The granular, watery artwork that adorns Klara Lewis’ latest release is just as irreducible and calculated as the music it accompanies. The single, twenty minute piece fragments a lone cello loop the way that outer threads on a quilt might inevitably fray and bunch until the patterning is overtaken by accented, individual strips. This procedural document of degradation focuses not on the elemental aspects of a sound, but the tangential, physical residue that it creates along the way.
The Swedish producer has spent the last half decade expanding on a surprisingly rhythmic body of work that is more forwardly aggressive than the (originally) poised melody of Ingrid. On Ett, glitchy, warbling oscillations confronted the listener like a sober, underwater Fire-Toolz, pleading for attention before dissolving. The suites on 2018’s Care with Simon Fisher Turner continued the same restlessness over tracks with much longer runtimes, climaxing at uncomfortable intervals and pushing texture over arrangement. That album’s cover art featured a magnified chunk of red hair, but brought to mind an intentionally forced perspective, unlike the inviting curiosity of the blue cellular structures of Ingrid.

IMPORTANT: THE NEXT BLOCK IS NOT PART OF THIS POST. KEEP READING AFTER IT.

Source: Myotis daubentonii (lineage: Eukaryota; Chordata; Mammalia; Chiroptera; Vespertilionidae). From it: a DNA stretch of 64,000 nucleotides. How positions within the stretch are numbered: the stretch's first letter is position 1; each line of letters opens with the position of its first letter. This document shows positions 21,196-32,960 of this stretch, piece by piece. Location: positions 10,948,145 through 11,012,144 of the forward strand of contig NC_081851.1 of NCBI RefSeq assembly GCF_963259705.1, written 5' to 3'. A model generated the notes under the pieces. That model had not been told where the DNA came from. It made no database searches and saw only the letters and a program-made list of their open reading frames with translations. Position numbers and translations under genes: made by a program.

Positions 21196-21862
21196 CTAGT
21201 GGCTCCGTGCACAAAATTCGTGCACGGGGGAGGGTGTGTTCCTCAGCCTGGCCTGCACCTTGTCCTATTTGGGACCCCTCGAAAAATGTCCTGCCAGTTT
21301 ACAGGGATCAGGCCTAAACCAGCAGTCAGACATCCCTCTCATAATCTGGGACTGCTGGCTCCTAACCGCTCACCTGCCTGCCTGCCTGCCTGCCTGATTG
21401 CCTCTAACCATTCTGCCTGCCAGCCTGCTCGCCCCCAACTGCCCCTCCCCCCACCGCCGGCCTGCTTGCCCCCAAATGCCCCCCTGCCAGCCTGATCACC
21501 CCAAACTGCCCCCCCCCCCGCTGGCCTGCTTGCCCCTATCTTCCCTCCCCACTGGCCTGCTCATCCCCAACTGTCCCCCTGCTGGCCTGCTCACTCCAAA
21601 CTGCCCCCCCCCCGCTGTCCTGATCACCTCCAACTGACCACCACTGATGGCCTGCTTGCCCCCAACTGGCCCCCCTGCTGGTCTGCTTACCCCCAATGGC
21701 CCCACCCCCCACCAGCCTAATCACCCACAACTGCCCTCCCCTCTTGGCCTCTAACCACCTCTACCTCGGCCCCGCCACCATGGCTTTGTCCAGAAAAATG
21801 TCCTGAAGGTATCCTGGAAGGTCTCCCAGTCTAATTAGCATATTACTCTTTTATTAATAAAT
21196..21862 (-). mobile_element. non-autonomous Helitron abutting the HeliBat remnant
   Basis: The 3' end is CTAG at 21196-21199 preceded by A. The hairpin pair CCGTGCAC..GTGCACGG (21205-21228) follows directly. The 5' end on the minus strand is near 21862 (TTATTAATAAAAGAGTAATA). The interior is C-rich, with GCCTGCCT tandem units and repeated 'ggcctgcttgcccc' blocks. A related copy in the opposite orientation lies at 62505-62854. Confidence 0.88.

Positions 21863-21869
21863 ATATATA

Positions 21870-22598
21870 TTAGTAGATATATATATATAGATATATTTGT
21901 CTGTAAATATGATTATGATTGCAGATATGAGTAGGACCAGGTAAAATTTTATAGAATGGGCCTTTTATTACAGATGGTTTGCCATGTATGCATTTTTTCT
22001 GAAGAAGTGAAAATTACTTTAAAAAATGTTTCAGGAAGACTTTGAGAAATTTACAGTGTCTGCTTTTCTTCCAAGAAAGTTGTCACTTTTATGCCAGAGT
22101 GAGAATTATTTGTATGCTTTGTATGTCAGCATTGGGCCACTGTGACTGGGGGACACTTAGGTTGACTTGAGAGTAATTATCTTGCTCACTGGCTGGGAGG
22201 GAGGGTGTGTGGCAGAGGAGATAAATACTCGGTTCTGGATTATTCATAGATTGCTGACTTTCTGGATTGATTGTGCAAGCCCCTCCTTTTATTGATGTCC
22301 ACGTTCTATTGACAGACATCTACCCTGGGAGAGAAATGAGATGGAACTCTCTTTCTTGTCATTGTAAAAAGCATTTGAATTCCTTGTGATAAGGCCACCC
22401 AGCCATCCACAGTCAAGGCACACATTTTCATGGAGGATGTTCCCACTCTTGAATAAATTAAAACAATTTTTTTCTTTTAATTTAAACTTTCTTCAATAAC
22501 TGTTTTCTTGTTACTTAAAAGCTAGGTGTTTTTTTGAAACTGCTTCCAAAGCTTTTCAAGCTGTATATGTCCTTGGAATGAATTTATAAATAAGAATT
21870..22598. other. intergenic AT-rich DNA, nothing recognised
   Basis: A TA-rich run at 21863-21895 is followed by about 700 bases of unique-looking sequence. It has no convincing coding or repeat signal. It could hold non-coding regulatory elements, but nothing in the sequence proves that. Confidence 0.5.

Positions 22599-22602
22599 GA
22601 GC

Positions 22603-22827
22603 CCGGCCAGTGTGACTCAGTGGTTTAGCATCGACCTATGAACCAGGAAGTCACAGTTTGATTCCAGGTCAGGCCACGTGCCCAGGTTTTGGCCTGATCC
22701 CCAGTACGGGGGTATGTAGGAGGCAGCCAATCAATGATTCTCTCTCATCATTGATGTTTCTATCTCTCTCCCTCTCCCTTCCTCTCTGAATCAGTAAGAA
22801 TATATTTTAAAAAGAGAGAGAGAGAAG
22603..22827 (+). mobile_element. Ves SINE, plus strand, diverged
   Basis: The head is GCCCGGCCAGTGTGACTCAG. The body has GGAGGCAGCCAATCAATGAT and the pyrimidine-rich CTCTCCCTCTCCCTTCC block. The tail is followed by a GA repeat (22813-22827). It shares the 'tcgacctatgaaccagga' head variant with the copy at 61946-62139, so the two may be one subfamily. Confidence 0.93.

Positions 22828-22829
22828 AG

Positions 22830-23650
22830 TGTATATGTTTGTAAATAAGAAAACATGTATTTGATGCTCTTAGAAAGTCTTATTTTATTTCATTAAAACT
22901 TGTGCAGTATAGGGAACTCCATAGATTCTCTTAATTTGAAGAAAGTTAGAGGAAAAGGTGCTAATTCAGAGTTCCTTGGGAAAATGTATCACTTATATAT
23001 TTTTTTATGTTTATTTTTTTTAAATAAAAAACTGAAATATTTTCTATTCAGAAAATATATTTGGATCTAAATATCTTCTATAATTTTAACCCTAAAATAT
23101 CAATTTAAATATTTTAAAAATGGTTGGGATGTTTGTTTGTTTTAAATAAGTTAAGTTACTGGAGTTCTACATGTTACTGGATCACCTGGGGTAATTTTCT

This new release is not necessarily more thoughtful than Lewis’ previous output, but is almost monomaniacally purposive. A single-sided composition requires no intermission to flip vinyl. This warm invitation provides the chance to “get lost” in slow frequency changes that grow transcendent without complication. Although the final fourth of the piece turns threatening and grotesquely harsh in isolation, it becomes a breathtaking necessity once the comedown hits and the cello returns to its beginning state. The drone that overtakes the supposedly organic melodic phrase is not actually a severance from the origin but instead a piercing glimpse at the real material — a looking glass to the fibers making up the threads making up the whole.
Lewis enacts this disciplined exercise methodically enough to work, but loosely enough to enjoy. Ingrid is the rare piece of art that draws attention to itself just as it dissociates into its own shell. I’m still not quite sure what mood the piece is going for— as it alternates from awe-inspiring to genuinely terrifying in matters of seconds— but there’s a pervading feeling that mood becomes irrelevant in the face of such visceral work. Ingrid would lose the bulk of its transfixing aura if its EQ manipulations were more explicit, but it’s also hard to imagine a more grandiose composition. That’s where the album’s real greatness comes from. Spend too much time examining the particles of blue, and one’s eyes grow sore from the hyper-attentiveness, just as the breaker crashes overhead. (Josh Hughes)